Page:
Mahler’s Resurrection Symphony has exerted a talismanic influence on the Sydney Symphony Orchestra ever since Otto Klemperer’s legendary performance in September 1950, when Mahler’s music was essentially unknown, even in his own Vienna.

Sydney Symphony Orchestra’s new Chief Conductor Simone Young, chose the work to reopen the Sydney Opera House Concert Hall (what other choice could there have possibly been?) after a two-and-a-half-year closure for acoustic and aesthetic redesign, protracted by the pandemic. It was an occasion to be savoured: the impressive green shoots symbolising the resilience of civilisation, optimism and creative vibrancy in the face of the pandemic.


Simone Young conducts Mahler 2 as the Sydney Symphony Orchestra reopens the Sydney Opera House Concert Hall, 2022. Photo © Daniel Boud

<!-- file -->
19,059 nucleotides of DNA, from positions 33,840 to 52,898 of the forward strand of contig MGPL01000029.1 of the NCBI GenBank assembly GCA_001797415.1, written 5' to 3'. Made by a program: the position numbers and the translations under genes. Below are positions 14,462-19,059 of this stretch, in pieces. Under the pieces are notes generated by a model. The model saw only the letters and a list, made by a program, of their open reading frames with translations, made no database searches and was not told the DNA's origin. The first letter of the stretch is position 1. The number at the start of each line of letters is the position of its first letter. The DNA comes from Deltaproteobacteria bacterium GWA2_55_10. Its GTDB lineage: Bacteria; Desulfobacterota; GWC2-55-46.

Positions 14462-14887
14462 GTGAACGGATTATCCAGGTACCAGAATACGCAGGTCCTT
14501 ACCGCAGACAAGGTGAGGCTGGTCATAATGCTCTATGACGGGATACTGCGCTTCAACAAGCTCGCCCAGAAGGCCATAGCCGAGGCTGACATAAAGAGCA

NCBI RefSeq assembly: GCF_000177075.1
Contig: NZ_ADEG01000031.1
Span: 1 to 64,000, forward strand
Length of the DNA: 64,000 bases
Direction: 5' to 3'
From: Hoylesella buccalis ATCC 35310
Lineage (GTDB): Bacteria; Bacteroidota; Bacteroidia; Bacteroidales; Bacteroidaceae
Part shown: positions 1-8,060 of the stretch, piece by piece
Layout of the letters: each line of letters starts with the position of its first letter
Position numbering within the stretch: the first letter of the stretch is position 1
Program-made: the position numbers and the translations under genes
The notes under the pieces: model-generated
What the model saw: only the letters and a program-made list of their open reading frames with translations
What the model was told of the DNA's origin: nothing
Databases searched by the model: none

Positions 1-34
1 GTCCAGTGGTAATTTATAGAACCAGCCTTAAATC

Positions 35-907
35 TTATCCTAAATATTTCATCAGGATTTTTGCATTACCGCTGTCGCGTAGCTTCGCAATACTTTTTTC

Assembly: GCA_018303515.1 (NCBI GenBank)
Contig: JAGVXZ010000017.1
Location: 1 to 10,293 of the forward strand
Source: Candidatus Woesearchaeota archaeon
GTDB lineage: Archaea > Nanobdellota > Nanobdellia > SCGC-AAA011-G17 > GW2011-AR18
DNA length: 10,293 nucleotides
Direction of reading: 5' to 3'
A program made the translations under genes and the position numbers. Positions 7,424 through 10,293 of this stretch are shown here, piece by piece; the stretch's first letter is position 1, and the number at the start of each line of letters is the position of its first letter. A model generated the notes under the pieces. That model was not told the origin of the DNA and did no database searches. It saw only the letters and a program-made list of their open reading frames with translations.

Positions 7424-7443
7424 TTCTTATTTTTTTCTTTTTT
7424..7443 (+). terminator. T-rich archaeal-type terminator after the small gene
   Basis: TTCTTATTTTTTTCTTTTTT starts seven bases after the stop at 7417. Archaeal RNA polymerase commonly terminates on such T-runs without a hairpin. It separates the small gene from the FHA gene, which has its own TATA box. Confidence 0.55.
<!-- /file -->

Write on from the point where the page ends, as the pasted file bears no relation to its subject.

Mahler once declared that a symphony should embrace all the world and he certainly achieved that in this work: his rather idiosyncratic eschatology “embraces” everything from its sublime celestial culmination to lost innocence, scabrous irony and sardonic commentary. At this point, I should mention how, in the new acoustic, this irony sounded so much more acute on the woodwinds and the shaded brass playing, now burnished, now refulgent – a...